The Longest Shard: 7


Tale of Fortune, originally published in spring of 2020, is a time-hopping prequel to Soldier of Fortune, and offers no spoilers. 

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Day  38

“Officer Kamal… Gideon.” 

Gideon, leaning heavily on the CO, watched Doc rise from his handkerchief-sized desk and gesture to one of the empty cots. 

While Doc retrieved a rolling stool and instrument tray, Kamal—a hard-eyed, lean-muscled guard from Fuji—led Gideon to the indicated bed, keeping a bone-crushing grip on Gideon’s arm all the way.   

“Thanks, Boss,” Doc said to the gender fluid guard as they shoved Gideon onto the cot.

Gideon managed to squelch the yelp of pain. 


CO Kamal’s lips quirked before they removed themselves to the end of the cot, crossed their arms over their chest, and proceeded to loom. 

Kamal was a champion loomer.

“May I?” Doc asked, indicating the hand Gideon had pressed against his side. 

Gideon lowered his hand so the physician could peel back his bloodstained shirt. 

“Nasty,” Doc murmured. “From the looks of this wound, he’ll be here at least a day. Possibly two,” he said, glancing up at Kamal.

“Work boss’ll be thrilled,” the CO said, sending Gideon a fulminating glare before they stalked out of the infirmary.

“You have such a way with people,” Doc observed as Kamal’s footsteps faded away.

“It’s a gift.” 

“Mmm,” Doc murmured. “Lie back if you please.” 

Gideon stretched out on the cot while Doc snapped on a pair of the bio-plastic gloves Gideon recognized from numerous visits to the triage tent.

“I confess myself surprised,” the doctor said as he cracked open a clean-and-suture kit. “I was beginning to think I’d never see you in here.” 

“Why’s that?” Gideon asked as he stared up at the ceiling, where he discovered Doc had pinned a series of drawings—some artistic, some comical, and some out and out bawdy—above the cots. One even featured a detailed portrait of Elvis Presley, in full royal regalia.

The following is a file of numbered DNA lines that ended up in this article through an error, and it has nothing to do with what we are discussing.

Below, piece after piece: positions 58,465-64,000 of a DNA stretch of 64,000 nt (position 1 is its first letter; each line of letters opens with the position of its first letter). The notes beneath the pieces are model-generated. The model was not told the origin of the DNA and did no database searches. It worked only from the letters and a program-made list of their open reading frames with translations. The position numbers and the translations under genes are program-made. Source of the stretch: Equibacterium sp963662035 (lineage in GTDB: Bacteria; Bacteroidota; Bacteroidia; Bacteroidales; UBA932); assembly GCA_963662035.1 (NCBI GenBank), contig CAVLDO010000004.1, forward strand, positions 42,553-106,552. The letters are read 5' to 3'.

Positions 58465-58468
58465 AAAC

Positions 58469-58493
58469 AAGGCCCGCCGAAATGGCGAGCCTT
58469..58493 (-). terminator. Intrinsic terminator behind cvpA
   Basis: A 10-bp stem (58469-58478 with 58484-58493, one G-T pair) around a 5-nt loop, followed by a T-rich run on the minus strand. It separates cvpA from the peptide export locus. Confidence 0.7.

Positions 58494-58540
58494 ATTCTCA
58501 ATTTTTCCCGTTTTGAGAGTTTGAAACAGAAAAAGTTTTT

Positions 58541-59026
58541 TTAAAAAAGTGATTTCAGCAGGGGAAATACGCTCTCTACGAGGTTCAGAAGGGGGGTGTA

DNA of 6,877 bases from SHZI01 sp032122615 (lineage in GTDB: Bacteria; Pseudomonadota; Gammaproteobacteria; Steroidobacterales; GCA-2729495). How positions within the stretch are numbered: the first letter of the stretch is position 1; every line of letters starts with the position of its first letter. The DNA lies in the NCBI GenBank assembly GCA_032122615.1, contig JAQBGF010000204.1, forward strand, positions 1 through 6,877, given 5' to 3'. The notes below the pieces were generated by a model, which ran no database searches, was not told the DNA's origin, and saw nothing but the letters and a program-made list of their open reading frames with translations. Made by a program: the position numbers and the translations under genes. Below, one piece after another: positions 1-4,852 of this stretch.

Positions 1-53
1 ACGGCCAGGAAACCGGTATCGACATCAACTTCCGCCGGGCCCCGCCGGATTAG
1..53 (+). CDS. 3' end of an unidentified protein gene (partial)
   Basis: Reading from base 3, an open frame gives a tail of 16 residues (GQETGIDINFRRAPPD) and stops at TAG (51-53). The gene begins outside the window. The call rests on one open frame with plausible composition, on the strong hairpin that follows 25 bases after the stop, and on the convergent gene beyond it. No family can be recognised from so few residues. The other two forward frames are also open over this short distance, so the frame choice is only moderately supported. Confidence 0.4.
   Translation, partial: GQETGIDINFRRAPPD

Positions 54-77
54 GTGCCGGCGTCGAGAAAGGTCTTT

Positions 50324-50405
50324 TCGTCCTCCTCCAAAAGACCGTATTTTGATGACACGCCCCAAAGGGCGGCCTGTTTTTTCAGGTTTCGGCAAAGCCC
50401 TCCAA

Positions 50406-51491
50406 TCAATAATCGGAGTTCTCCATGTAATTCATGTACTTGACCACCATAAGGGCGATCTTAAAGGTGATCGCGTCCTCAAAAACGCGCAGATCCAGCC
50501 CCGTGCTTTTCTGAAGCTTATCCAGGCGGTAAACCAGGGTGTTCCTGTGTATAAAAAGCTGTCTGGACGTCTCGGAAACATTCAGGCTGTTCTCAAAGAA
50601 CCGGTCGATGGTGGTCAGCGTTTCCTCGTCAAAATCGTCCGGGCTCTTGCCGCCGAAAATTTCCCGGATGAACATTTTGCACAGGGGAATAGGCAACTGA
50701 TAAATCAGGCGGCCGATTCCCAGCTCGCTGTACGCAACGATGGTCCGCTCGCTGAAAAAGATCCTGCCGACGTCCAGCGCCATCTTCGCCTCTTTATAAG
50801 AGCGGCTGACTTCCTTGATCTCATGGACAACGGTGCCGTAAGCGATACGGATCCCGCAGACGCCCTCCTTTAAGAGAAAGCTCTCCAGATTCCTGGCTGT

Dani would have been thrilled. 

“I had Mama, Pavel, and Lonnie in here a few weeks ago,” Doc explained, drawing Gideon’s thoughts back to the present, while separating forceps, sutures, and cleansing solutions, “all claiming to have been thoroughly trounced by the Shovel of Hesitation—”

“Spade,” Gideon corrected on an exhale. “Spade of Hesitation. A shovel has a different shape.” 

“I stand corrected,” Doc replied, turning to move Gideon’s shirt out of the way. “Keepers,” he added, on an exhale of his own. 

Gideon, confused, looked down to see Doc glaring at a series of scars decorating his torso. 

“War is hell.” Gideon offered the blanket explanation. Better, he thought, than entertaining memories of the Midasian interrogator who’d caused the damage. 

“Of course,” Doc replied, and while his expression indicated he could tell the difference between a wound taken in battle and one received from a specialist in the field, he let the partial-lie lie. “Where was I?” he asked, leaning close to assess the stab wound. 

“Spade of hesitation,” Gideon told him, fixing his gaze on the drawing above his cot, which appeared to be a replica of the Earth masterpiece, Dogs Playing Five-Card Apiary. 

“Of course,” Doc said, taking up the pair of forceps and probing the wound in search of debris. “A few days after the spade incident, two other inmates came in with lacerations about the face and neck from the, ah, Dinner Tray of Reason?” He glanced up.